Confessions of the unheard: A look into social media anonymity

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By Rebecca Rashid

WASHINGTON — In early September, a mysterious account emerged on Instagram titled SAIS Confessions. The first of its kind in the SAIS community, the open forum for public secrets, confessions and generally salacious thoughts sparked immediate attention amongst the student body.

SAIS Confessions quickly became a platform for juicy romantic confessions, subtle racism and emotional vomit as graduate students began confiding in an anonymous Google Form to express their thoughts. With the gravity of the confessions ranging from high-school hallway gossip to legitimate bureaucratic concerns, the page gained traction as a forum for daily entertainment.

The social media platform allows students to submit an unlimited number of comments, thoughts or “confessions” related to the SAIS community. Although explicitly stating “no bullying,” the page has posted sexually explicit comments about professors and racial comments directed at minority groups. Arguing the platform as a forum for honest student opinions, the administrator of SAIS Confessions has stood by their creation.

The Student Government Association (SGA) caught wind of the madness and a member even called out the page questionably, citing the creator as a “Russian troll farm” yet failing to specify any clear reasoning for their disdain.

Although denying culpability, the rumored creator of the page spoke with The SAIS Observer about the controversial platform. “I have an intense passion for social media and its transformative powers…and I think it’s a great platform in that regard. I think a lot of students here feel isolated because their peers put on a bravado and give off the appearance of having their lives together.”

“An anonymous platform allows people to voice their true struggles without worrying about their security clearances or networking opportunities. SAIS Confessions shows students they are not alone, and there is value to that. … I hope it continues and no ‘disciplinary action’ is taken since no one is really doing anything wrong.”

The rumored owner proceeded to deactivate their account and order was restored. That is, until SAIS Confessions II appeared just days later.

With a nearly identical format to the initial page, SAIS Confessions II resurfaced with a stronger presence and an established popularity on campus. Its caption reads “SAIS Confessions back from the dead.”

SAIS Confessions II sought to make a statement against the institutional authorities at SAIS. Arguing itself to be a platform for open discussion and enhanced trust, SAIS Confessions II has garnered infamy among students in a matter of weeks from all three SAIS campuses.  

Accounts like SAIS Confessions are popular social media platforms at institutions of higher education in the U.S. From NYU Secrets to Stanford Confessions, these pages follow a format similar to an institutionally specific gossip column. With pages like NYU Secrets from New York University boasting a following larger than its own student body, these seemingly insular social media platforms have the capacity to shape public opinion of their respective institutions.

This new cyber phenomenon even boasts its own Wikipedia page and first emerged as a Facebook page in 2012 as a restricted 18+ page called “OMG Confessions.” Sparking debates around cyberbullying and institutional image, these pages pose different threats depending on the demographic they represent. As a high school student told Buzzfeed in 2013, “Everyone posts so much about themselves. It is sort of disturbing, borderline creepy, but sickly entertaining.”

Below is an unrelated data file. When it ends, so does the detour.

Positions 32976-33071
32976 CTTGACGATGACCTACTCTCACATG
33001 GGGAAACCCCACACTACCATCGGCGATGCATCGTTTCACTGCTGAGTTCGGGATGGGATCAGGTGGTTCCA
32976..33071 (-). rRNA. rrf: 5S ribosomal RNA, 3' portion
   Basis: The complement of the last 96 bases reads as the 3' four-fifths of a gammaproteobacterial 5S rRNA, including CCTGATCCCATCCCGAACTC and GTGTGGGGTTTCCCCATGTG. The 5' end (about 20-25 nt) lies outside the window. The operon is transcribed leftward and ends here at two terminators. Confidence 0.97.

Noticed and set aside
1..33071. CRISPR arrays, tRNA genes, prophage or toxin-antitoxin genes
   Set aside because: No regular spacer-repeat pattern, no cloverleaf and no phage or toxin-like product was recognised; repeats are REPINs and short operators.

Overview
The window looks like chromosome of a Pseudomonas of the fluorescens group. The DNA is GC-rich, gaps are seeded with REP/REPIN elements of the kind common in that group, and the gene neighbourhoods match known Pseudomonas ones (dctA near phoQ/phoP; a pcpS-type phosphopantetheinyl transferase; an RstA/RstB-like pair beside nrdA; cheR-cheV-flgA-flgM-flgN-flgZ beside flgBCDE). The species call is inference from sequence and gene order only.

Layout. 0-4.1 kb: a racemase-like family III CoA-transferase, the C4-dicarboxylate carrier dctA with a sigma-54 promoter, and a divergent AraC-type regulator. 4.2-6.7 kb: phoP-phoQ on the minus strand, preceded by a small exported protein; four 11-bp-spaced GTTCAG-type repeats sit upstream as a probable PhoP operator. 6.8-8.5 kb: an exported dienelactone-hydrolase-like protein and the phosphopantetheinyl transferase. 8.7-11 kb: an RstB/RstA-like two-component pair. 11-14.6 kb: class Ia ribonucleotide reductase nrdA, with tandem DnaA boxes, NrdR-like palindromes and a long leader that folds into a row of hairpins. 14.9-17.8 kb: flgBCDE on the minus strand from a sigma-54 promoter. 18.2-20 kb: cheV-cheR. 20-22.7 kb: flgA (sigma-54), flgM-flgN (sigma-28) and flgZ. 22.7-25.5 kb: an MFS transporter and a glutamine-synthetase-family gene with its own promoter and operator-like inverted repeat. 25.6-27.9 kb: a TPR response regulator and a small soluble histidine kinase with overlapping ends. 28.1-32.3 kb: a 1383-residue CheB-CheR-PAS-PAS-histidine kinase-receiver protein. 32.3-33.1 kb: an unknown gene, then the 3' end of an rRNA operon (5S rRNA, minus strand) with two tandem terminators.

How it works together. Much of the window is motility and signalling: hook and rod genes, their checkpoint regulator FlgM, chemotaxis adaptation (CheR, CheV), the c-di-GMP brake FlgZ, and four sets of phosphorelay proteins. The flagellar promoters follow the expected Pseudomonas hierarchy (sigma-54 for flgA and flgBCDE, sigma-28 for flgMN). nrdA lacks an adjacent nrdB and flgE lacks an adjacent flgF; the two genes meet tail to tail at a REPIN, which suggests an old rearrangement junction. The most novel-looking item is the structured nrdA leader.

Students questioned around SAIS DC say, “I don’t know why it’s such a big deal, lots of schools have things like this and it doesn’t mean anything.”

“I follow it. I think it’s dumb, it’s just people complaining. It’s all very negative.”

Up until now, the administrator of SAIS Confessions II remains unverified.

The challenges confessions pages pose to existing institutional structures should not be ignored. Schools and universities remain the victim of potentially finite but irreversible damage to institutional norms and campus culture. These pages air out unwanted commentary otherwise deemed inappropriate by educational standards by evading all checks to authority through anonymity and free social platforms.

How can we respect and maintain institutional structures while remaining adaptable to all the technological innovations of modern life? Using social media as a platform for ‘open discussion’ only to mask identities and accountability proves the ability of technology to revolutionize human interaction but not innovate thought. These issues are expected in developmental stages of life like high school, but why are the degrading and mindless opinions of our peers and our respective institutions still of interest to graduate students?

The SAIS Confessions’ of the online world are microcosms of the socio-political environment today — rife with unanswered questions, the public desensitized to institutional indecency and a society blind to the necessity of accountability as emotions triumph reason, even for those who should know better.

Editor’s note: The suspected moderator of the page received threats which they alleged came from a member of the SGA. However, we did not find sufficient evidence to corroborate that claim or any threats of disciplinary action by the student government. 

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